On Saturday at downtown Portland’s Arlene Schnitzer Concert Hall, Portland Youth Philharmonic continues to bring young musicians and audiences to the music of our time with the world premiere of the full orchestra version of “Supermaximum!” the powerfully bluesy piece by another native Portland composer, Kenji Bunch, that PYP’s string orchestra played in a reduced version last spring, when (as OAW and Willamette Week were the first to tell the world) the Portland native composer returned to his hometown after a couple of decades making quite a name for himself and his music in New York City. The concert also features PYP Piano Competition winner Hannah Moon at the keyboard in Grieg’s famous Piano Concerto, and music by American composer Howard Hanson and Antonin Dvorak. You can read my interview with Bunch from last spring and read his description of “Supermaximum!”
On Sunday at Oregon City United Methodist Church, the Willamette Falls Symphony joins in the year-long Wagner and Verdi bicentenary celebrations with music from both composers, including Verdi arias sung by the riveting soprano Flora Sussely, who’s provided some of Classical Revolution PDX’s most impressive musical moments.
You can’t listen to classical radio very long without hearing the words “Academy of St. Martin in the Fields” roll off the announcer’s tongue. The venerable English chamber orchestra’s small group plays Dvorak, Mendelssohn and Raff Friday in Portland at Reed College’s Kaul Auditorium, courtesy of Friends of Chamber Music, and two thirds of the same program (substituting Enescu for Mendelssohn’s ever-astonishing, often performed Octet) Sunday afternoon at the University of Oregon’s Beall Concert Hall in the Oregon Bach Festival’s Chamber Music@Beall series.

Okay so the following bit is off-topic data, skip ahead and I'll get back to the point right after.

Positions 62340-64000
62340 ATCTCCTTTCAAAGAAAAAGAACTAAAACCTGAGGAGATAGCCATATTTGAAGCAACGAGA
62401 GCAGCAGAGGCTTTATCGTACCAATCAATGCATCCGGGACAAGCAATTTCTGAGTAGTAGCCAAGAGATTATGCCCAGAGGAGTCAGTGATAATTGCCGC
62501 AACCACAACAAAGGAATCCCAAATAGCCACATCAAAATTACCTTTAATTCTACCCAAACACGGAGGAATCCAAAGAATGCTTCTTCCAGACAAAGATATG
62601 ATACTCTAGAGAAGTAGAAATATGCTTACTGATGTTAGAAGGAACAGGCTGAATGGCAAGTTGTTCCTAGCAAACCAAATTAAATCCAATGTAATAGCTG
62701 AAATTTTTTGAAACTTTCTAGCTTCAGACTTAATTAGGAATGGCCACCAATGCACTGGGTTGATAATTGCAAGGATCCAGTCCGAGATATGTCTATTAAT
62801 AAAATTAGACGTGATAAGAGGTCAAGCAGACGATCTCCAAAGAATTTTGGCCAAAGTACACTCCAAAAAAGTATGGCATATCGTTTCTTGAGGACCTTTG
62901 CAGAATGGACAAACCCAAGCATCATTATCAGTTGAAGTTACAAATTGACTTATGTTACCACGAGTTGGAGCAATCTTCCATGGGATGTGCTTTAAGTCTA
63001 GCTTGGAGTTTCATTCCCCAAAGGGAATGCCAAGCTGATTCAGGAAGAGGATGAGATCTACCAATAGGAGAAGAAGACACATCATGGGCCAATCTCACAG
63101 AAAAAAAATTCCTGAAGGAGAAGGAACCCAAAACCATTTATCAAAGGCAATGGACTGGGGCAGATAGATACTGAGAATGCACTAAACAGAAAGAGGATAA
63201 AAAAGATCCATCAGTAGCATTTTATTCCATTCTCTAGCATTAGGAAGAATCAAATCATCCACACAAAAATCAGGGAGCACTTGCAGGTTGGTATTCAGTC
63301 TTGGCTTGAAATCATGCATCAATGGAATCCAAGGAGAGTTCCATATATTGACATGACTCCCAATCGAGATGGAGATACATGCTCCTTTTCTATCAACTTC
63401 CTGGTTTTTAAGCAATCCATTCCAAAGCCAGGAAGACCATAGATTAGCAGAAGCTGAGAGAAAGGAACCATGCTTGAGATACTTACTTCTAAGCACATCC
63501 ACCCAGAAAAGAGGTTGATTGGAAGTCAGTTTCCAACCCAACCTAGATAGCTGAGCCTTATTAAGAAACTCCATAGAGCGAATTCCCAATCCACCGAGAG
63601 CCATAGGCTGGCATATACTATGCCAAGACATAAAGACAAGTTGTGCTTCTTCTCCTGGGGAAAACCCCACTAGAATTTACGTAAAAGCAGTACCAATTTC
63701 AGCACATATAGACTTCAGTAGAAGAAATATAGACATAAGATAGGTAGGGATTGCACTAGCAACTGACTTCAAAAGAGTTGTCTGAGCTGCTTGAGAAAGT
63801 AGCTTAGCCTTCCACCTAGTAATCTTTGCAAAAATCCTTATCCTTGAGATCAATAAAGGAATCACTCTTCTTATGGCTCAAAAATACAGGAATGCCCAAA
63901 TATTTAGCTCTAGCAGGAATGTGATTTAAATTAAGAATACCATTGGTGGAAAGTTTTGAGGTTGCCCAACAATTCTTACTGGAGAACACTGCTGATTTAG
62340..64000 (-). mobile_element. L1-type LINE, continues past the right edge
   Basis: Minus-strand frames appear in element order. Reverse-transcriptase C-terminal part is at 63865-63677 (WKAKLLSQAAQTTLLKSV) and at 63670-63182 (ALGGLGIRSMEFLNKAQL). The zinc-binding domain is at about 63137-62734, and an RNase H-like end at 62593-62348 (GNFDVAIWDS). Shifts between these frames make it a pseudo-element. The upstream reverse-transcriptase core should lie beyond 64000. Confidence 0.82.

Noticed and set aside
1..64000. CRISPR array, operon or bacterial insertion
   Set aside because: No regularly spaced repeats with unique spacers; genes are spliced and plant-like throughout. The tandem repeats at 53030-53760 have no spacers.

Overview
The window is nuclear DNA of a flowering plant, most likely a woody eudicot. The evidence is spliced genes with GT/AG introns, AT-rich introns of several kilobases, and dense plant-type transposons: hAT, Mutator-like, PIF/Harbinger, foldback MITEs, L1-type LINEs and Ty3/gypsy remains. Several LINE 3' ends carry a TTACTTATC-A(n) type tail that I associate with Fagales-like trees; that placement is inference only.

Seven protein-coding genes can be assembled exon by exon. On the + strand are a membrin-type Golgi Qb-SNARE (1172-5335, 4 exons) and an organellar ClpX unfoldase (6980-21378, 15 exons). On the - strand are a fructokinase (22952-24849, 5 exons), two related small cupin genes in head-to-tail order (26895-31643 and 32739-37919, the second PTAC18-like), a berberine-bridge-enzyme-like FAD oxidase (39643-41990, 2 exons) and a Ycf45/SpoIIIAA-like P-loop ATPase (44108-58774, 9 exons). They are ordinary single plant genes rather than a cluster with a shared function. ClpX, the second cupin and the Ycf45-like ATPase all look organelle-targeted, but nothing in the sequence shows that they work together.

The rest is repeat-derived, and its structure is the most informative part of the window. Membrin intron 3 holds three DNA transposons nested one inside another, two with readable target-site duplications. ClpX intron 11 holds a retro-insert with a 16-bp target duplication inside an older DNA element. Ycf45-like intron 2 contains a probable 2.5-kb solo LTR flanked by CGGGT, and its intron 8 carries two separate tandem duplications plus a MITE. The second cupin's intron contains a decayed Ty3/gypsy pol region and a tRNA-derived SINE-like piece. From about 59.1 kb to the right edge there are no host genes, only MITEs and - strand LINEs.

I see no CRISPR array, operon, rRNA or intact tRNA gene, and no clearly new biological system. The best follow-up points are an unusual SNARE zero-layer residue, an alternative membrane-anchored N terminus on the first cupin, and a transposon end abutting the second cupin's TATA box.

On Sunday afternoon at north Portland’s Polish Hall, Portland’s DTQ string quartet and MTDuo celebrate the centennial of the great Polish composer Withold Lutoslawski by playing arrangements of several of his works for various chamber configurations, and the concert also includes music by other Polish masters, Henryk Wieniawski and Karol Szymanowski. The Polish music at Polish Hall series has been a valuable addition to Oregon’s music scene, bringing the state some fine music too little heard around here.
If your tastes run more to Czech music, head for Ashland, where the city’s fine chamber music series brings the Zemlinsky Quartet to play music by Czech masters Suk, Smetana and Janacek on Saturday, and Haydn, Beethoven and the group’s Austrian namesake on Friday.
Heading eastward, there’s Russian music and food on the menu Friday night at Portland’s Old Church, where the Portland-Khabarovsk Sister City organization is holding a fundraiser for its Russian Immersion Exchange featuring the energetic Portland Eastern European dance band Chervona and Russian classical music singers and instrumentalists.